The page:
Louisiana Republican Sen. Bill Cassidy still working to win back Trump loyalists
When Republican U.S. Sen. Bill Cassidy returned home from Washington this week to speak to the Louisiana Legislature he found a cold shoulder from House GOP Caucus Chairman Blake Miguez.
"In case you think we forgot about (Cassidy's) vote to impeach President Trump, we haven't," Miguez told reporters on press row after he was among some Republicans in the chamber who didn't applaud Cassidy after his speech.
It's a scene that's playing out across the country where Trump loyalists are showing they have long memories for those who they consider betrayed the former president during his second House impeachment and ensuing Senate trial in February.
Cassidy was one of six Senate Republicans to join all 50 Democrats voting to convict Trump on Feb. 13 for inciting the Jan. 6 insurrection at the Capitol, but the former president was acquitted because it takes a two-thirds vote to convict.
Wyoming Rep. Liz Cheney, one of 10 Republicans in the House to vote in favor of impeachment, may lose her GOP leadership position because of her continued insistence that Trump lost a fair election.
This week Louisiana U.S. Rep. Steve Scalise, the No. 2-ranking Republican in the House, became the first to signal he supports Cheney's removal from her GOP leadership position.
Cheney, who was censured by her own party back home, wrote a blistering Washington Post editorial Wednesday in which she framed the Republican Party as "at a turning point" in whether it will choose "truth and fidelity to the Constitution" or the "cult of personality" of Trump.
And last week Republican U.S. Sen. Mitt Romney, once the GOP nominee for president, was booed and heckled by more than 2,000 Republican delegates at the Utah GOP state convention because of his vote to convict Trump and his continued criticism of the former president.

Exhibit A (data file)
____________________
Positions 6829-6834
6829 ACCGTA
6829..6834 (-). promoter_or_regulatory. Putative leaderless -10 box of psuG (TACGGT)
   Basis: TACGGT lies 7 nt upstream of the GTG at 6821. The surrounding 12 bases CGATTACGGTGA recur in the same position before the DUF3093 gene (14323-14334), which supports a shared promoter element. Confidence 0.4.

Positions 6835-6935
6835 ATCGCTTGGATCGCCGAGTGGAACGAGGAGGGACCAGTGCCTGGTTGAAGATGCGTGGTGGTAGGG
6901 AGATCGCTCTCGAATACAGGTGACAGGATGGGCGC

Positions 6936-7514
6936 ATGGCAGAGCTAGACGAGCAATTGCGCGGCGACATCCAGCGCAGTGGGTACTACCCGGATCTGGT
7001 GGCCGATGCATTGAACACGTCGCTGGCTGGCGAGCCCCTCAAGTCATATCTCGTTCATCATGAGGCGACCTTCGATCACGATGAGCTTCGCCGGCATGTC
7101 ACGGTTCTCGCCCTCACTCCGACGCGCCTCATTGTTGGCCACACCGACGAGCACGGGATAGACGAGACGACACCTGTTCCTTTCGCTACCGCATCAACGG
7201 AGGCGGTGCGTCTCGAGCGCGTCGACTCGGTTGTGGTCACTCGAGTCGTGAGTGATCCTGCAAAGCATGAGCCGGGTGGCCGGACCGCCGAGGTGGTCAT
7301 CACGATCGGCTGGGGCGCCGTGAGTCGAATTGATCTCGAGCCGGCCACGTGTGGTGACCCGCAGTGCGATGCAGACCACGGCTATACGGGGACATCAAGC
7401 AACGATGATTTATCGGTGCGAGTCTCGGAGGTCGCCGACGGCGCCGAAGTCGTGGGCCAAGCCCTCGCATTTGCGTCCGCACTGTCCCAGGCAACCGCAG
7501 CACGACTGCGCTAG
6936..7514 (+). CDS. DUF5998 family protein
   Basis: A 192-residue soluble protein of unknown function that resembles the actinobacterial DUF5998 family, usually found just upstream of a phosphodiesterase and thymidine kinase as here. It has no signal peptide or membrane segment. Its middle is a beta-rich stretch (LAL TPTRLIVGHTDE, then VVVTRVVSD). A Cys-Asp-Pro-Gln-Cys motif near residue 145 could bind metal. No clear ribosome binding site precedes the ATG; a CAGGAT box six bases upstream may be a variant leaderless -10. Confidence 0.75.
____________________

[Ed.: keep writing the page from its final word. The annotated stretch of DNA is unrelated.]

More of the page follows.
“Aren’t you embarrassed?” Romney said on stage. “You can boo all you like. I’ve been a Republican all of my life. My dad was the governor of Michigan and I was the Republican nominee for president in 2012.”
It's a sign that time may not heal the wounds of Trump supporters even if their Republican members of Congress are otherwise reliable conservative votes like Cassidy, who had been in lock step with the former president before impeachment.
"There are people (Cassidy) will never win back; people who will be perpetually steamed over that vote," said Mike Bayham, a member of the Louisiana Republican Party's executive committee. "But in fairness, since that vote (Cassidy) has stood with conservatives on every important issue."
Bayham helped to organize a censure for Cassidy from the state party less than an hour after his vote to convict the president. The Bossier Parish Republican Party was among local GOP organizations that followed suit, holding Cassidy up as "an object of extreme shame" in its rebuke.
"I don't think Sen. Cassidy was under any illusion that many Republicans will never let him off the hook," Bayham said.
It's something Cassidy himself wrote in a February guest column published by the USA Today Network in which he defended his vote.
"I have no illusions that this is a popular decision," wrote Cassidy, who also told reporters he is "at peace" with his vote.
Time will tell if Trump loyalists' anger will mellow toward Cassidy and the other Republican members of Congress who voted to impeach or convict.
And time is on Cassidy's side.
After winning reelection in a landslide last fall, Cassidy won't have to go before voters again until 2026.
Greg Hilburn covers state politics for the USA TODAY Network of Louisiana. Follow him on Twitter @GregHilburn1.